Your browser is no longer supported

For the best possible experience using our website we recommend you upgrade to a newer version or another browser.


Your browser appears to have cookies disabled. For the best experience of this website, please enable cookies in your browser

We'll assume we have your consent to use cookies, for example so you won't need to log in each time you visit our site.
Learn more

Student loans: how do I get one?

  • 1 Comment

As a nursing student you can apply for a student loan like any other student, here’s how …

Am I eligible?

The eligibility criteria for student loans, including the residency requirements, are very similar to those for the NHS bursaries. If you are eligible for an NHS bursary you should also be eligible for a student loan.

However, to get a student loan the institution where you plan to study has to provide a course that leads to a degree qualification. What this means is that you do not have to be studying for a degree but the college or university you are attending has to offer at least one course (in any subject) that leads to a degree level qualification. The college or university will be able to tell you if they qualify.

Can I get a loan if I’m studying for a nursing diploma, not a degree?


How much could I get?

There are two different types of student loans available:

  • a loan to cover tuition costs in full;
  • and, a maintenance loan to help with living costs.

If your tuition fees are being paid by an NHS bursary you will not be able to claim the tuition fee loan.

For students starting their course in England in the 2011/12 academic year the maximum maintenance loan available is:

  • £3,838 if you’re living in your family home;
  • £4,950 if you’re living away from home and studying outside London;
  • £6,928 if you’re living away from home and studying in London.

Currently, you can apply for 72% of the maintenance loan without your income being assessed. However, the remaining 28% is income assessed and the amount you’ll receive depends on your income or that of your parents/ partner.

If you receive an NHS bursary it counts as part of your income and may affect the total amount of student loan you receive.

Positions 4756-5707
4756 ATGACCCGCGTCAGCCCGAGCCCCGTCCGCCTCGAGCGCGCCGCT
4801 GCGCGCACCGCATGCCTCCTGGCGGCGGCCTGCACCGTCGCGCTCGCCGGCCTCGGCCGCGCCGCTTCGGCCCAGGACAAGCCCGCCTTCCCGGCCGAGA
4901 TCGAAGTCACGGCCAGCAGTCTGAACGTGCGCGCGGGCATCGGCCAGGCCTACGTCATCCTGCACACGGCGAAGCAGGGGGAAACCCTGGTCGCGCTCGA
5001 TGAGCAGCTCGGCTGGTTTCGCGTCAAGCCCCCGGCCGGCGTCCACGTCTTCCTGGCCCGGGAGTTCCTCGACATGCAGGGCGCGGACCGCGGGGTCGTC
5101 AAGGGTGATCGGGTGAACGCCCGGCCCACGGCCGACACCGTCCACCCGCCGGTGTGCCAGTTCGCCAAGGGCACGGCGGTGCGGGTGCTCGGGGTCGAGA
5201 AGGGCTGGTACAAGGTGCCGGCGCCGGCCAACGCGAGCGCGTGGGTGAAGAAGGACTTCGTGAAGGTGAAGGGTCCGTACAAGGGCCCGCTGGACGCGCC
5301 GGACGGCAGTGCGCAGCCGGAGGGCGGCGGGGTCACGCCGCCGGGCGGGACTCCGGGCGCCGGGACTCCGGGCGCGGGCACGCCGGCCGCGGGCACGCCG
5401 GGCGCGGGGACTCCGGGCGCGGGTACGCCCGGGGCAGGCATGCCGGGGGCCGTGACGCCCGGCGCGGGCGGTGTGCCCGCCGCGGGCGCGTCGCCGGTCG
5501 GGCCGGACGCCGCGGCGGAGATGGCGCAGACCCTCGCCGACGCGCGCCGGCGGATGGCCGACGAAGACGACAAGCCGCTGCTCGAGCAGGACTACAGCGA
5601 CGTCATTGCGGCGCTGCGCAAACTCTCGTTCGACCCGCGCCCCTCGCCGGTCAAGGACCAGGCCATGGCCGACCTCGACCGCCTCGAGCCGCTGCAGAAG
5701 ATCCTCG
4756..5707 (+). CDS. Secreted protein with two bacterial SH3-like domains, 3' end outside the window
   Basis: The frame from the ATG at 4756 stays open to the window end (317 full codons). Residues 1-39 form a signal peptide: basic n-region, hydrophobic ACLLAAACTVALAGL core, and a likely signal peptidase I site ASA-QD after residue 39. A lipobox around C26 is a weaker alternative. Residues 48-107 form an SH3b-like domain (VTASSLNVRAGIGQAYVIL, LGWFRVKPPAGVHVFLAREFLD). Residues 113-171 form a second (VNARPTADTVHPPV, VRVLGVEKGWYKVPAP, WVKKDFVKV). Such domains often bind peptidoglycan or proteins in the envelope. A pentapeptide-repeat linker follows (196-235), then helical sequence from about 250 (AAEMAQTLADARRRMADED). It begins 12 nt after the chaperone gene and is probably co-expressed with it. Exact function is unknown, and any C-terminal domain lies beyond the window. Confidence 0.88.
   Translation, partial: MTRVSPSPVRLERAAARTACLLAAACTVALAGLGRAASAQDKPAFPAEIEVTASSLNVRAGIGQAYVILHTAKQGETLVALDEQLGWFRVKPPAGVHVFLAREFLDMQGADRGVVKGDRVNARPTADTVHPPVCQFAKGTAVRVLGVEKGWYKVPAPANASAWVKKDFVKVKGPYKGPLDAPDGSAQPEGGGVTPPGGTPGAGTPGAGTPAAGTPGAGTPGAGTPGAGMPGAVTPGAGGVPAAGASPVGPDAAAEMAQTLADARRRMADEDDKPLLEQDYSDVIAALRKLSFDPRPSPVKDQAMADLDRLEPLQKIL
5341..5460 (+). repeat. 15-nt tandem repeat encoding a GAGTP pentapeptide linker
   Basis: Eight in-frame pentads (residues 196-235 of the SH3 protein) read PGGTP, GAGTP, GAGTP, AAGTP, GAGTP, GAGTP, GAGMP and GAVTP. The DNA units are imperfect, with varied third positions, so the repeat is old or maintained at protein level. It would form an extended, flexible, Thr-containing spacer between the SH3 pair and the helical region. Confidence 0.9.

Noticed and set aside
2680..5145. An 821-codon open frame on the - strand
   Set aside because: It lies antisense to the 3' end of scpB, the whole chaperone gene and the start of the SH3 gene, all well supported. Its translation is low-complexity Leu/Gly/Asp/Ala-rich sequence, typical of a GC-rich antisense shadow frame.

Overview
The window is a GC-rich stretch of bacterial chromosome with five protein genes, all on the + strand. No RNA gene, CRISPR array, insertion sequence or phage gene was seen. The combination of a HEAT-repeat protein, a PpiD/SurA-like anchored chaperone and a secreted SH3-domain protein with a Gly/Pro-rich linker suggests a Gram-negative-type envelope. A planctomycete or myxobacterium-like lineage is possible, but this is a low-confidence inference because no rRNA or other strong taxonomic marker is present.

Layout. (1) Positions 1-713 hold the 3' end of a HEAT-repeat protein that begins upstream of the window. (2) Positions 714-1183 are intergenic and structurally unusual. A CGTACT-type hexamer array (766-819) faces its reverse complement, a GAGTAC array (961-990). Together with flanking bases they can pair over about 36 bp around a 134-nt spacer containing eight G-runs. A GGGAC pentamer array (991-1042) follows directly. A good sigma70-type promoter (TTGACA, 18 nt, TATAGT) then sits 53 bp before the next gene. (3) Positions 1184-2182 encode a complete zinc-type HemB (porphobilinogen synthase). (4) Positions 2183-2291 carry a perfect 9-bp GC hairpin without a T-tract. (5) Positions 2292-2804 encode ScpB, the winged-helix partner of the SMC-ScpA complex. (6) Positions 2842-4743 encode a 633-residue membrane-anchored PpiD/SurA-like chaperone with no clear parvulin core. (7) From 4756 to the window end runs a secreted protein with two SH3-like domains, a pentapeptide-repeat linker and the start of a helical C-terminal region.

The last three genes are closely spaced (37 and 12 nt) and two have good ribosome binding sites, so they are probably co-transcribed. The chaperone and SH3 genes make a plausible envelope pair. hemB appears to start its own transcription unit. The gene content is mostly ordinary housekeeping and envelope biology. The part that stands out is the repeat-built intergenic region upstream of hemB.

Do I have to pay the money back?

Yes. You start paying back your student loan in the first April following the end of your course (for example if complete your course in July 2012 you will start repaying your loan in April 2013) and you only have to make repayments on your loan if you are earning over £15’000 a year. Usually repayments will be collected monthly from your pay through the tax system.

How do I apply?

You can apply for a student loan online via the student finance website for your area – England, Wales, Scotland or Northern Ireland. Links to these websites can be found on the Student Loans Company Website -

Are there any differences between England, Wales, Scotland and Northern Ireland?

Like NHS bursaries, student loans are administered by different organisations in each UK country. The arrangements in each country are very similar, but there may be some minor differences, for example in the amount you are entitled to.

  • 1 Comment

Readers' comments (1)

  • I was told that i was not entitled to one as i was getting the bursary, is this right?

    Unsuitable or offensive? Report this comment

Have your say

You must sign in to make a comment

Please remember that the submission of any material is governed by our Terms and Conditions and by submitting material you confirm your agreement to these Terms and Conditions. Links may be included in your comments but HTML is not permitted.

Related Jobs